Thursday, June 28, 2007

Would you rather live in Happy Valley or Fossil?

The U.S. Census Bureau released statistics today on which communities grew and which went down. It showed that Happy Valley, a suburb of Portland, Ore., was one of the fastest growing communities nationally with a 20 percent increase.

Rural areas in Eastern Oregon were among those that lost the most percentage wise. Places like Fossil, Ore. One can’t help but wonder if the name has something to do with what happens to population trends.

Let’s see, the average age of a citizen in Fossil is … ? Dare we ask?

Meanwhile, Happy Valley just sounds so darn happy. Cheerful. Welcoming. Forget the war, politics, inflation, West Nile Virus, the price of oil or whether Larry King should have painfully interviewed Paris Hilton for a whole hour.

Hide away in Happy Valley and become oblivious to all those things.

However, ask rural people where they want to live and probably most of them would prefer the quieter countryside than being part of a city suburb.

For anyone outside of the West who wonders what has happened to the Wild West, the census indicates that the West continues to get more populated. Phoenix, as of July 1, 2006, reached 1.5 million and beat Philadelphia to become the fifth largest city in the country.

Mind you, that still seems like wide open spaces compared to Los Angeles at second place with 3.8 million people or New York — the biggest city in the country — with 8.2 million people probably mostly fighting for taxis. At least they didn’t have to do it in sweltering temperatures of more than 100 degrees, compared to Phoenix last week.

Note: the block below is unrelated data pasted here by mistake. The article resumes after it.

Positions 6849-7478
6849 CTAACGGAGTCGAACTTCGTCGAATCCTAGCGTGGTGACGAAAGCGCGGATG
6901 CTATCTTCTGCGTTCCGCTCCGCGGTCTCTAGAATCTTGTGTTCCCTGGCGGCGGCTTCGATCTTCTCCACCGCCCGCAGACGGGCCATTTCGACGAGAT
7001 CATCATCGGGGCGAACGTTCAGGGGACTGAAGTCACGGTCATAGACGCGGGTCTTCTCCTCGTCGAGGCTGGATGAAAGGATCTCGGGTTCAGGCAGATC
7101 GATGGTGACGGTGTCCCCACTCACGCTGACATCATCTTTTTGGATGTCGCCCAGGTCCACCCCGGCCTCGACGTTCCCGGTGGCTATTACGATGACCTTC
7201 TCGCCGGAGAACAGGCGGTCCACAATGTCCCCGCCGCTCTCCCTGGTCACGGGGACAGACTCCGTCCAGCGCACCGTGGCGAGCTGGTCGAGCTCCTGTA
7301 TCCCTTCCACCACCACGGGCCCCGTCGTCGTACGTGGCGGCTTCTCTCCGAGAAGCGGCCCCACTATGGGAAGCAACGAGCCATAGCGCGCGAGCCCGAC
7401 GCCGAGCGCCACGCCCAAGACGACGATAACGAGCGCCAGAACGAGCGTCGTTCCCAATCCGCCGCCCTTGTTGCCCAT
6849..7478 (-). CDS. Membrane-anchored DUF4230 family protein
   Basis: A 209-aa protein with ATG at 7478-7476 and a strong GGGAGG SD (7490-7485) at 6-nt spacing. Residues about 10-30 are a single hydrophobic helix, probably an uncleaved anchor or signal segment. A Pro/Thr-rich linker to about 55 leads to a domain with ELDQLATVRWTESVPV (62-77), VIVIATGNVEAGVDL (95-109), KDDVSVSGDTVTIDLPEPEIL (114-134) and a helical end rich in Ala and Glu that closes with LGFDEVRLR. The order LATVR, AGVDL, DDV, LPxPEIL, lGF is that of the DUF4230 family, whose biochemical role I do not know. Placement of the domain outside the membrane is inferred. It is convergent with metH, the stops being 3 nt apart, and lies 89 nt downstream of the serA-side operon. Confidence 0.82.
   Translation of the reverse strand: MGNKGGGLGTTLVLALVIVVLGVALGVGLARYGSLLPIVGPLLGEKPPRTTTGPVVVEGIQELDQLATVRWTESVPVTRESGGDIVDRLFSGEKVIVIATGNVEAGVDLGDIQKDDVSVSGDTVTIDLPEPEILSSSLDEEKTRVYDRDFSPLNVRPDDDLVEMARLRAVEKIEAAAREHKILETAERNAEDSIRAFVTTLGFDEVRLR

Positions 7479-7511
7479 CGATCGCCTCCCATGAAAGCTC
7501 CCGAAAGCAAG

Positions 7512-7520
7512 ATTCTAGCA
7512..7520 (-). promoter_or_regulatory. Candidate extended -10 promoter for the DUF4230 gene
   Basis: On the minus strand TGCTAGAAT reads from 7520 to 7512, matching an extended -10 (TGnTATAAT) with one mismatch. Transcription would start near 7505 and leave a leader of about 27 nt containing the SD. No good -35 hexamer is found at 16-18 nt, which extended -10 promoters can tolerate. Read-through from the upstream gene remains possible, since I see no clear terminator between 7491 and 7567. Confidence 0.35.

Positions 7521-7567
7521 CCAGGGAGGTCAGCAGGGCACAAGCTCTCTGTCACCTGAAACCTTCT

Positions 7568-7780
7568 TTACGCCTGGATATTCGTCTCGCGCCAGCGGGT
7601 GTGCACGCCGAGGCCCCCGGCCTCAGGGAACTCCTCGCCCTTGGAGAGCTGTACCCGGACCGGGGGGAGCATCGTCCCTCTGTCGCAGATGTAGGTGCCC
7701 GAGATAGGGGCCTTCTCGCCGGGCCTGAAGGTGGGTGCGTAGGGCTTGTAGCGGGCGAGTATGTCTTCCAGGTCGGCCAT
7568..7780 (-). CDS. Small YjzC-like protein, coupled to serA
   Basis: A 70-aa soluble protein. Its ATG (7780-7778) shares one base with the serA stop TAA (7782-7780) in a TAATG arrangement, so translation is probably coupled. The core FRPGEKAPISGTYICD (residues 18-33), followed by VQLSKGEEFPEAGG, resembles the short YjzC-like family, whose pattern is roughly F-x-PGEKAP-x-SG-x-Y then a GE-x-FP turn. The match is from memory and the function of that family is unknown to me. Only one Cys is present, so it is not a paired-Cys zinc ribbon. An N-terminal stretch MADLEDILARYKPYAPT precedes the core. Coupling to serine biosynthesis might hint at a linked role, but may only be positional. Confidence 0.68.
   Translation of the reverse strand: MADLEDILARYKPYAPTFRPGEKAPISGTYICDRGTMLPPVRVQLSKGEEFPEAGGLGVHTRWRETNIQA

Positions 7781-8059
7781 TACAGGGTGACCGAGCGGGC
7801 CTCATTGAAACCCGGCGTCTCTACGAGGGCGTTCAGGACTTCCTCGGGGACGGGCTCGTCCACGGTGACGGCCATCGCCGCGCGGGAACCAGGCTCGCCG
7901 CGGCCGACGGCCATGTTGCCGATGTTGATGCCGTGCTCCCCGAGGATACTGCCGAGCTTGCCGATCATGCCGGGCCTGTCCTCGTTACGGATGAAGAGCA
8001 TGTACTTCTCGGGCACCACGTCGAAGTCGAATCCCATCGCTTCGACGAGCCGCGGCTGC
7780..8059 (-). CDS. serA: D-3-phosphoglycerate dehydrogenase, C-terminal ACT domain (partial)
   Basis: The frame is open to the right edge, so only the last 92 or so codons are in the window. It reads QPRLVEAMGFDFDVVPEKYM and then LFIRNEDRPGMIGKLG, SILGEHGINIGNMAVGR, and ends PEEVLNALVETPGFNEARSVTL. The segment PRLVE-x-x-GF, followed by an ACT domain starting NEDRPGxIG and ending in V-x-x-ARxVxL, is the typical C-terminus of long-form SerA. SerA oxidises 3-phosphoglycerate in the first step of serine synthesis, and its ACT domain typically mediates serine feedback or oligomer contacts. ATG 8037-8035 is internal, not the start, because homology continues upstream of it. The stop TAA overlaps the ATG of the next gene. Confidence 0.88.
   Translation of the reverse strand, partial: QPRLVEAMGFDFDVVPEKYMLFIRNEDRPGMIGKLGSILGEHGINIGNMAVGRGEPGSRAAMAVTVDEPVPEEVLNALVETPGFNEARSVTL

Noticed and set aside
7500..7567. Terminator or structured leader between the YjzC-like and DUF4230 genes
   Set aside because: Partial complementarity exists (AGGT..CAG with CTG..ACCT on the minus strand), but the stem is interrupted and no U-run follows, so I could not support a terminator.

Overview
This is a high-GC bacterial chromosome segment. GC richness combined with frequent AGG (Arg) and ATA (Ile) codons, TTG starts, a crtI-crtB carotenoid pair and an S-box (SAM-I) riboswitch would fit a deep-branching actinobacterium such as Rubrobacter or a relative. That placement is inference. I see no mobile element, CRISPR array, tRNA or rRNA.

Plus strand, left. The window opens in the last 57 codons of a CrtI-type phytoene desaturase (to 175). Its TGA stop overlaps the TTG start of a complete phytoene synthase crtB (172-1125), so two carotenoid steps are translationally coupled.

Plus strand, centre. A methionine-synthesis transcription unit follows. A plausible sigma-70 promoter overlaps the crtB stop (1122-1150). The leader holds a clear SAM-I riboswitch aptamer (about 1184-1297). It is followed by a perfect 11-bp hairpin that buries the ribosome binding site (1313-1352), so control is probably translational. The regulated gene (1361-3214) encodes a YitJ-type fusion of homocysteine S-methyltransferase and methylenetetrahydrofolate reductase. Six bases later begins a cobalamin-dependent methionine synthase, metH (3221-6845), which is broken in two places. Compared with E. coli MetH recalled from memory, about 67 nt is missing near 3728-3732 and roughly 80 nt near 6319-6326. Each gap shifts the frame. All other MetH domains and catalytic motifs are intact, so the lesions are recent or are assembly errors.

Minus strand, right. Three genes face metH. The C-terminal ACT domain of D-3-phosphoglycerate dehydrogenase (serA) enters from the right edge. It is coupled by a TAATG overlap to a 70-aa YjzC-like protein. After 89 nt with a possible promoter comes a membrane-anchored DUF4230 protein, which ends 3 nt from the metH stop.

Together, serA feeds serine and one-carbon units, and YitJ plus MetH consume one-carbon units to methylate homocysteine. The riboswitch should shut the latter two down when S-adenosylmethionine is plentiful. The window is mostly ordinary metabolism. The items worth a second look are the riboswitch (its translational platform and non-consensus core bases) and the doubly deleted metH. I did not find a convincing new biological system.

Remind us all again: why do people want to live in these hot, crowded places compared to a nice, decent rural community where everyone knows your name, the color of your pickup truck and where to drop off your dog after he wanders down the road?

One of the interesting points made in the press release about the new numbers: “Only three of the top 10 from 1910 remained on the list in 2006: New York, Chicago and Philadelphia. Conversely, three of the current top 10 cities (Phoenix; San Jose, Calif.; and San Diego) were not even among the 100 most populous in 1910, while three more (Dallas, Houston and San Antonio) had populations of less than 100,000.”

Next time you visit Texas, just remember the Alamo is getting a bit crowded.

California continues to grow, and it’s not all movie stars. “California had seven cities among the 25 fastest growing, leading all states.” Something to keep in mind as everyone wonders what will happen to precious water supplies and valuable farm land that is needed to support these growing populations.

Of course, it’s not just suburbs that are growing. The stats show that the usual vacation hotspots in the West — like Bend and Sisters in Oregon — have also continued to grow.

Perhaps it’s best if we remember that people don’t always move to seek great retirement communities in the desert, year-around vacation homes in the mountains or to seek fashion and excitement in a ritzy metropolis.

Sometimes circumstances have forced people with little warning to abandon their former homes.

It is not a great surprise that New Orleans has lost more than half the population it had before Hurricane Katrina. One can only guess where — or what — they now call home, and what should happen if another hurricane strikes in the next few months.

The people who lose their homes to disasters such as tornados, hurricanes or other natural disasters should perhaps be the first ones offered a chance to live in Happy Valley and start all over again.

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1 comment:

Anonymous said...

Happy Valley is really Stepford. It is full of phony people who work so hard on their outside that they forget they have an inside that could use some help. People here are more concerned with their home's square footage than how they make others feel. I would bet there are happier people in Fossil than in Happy Valley. It is unfortunate that the name is only a name.

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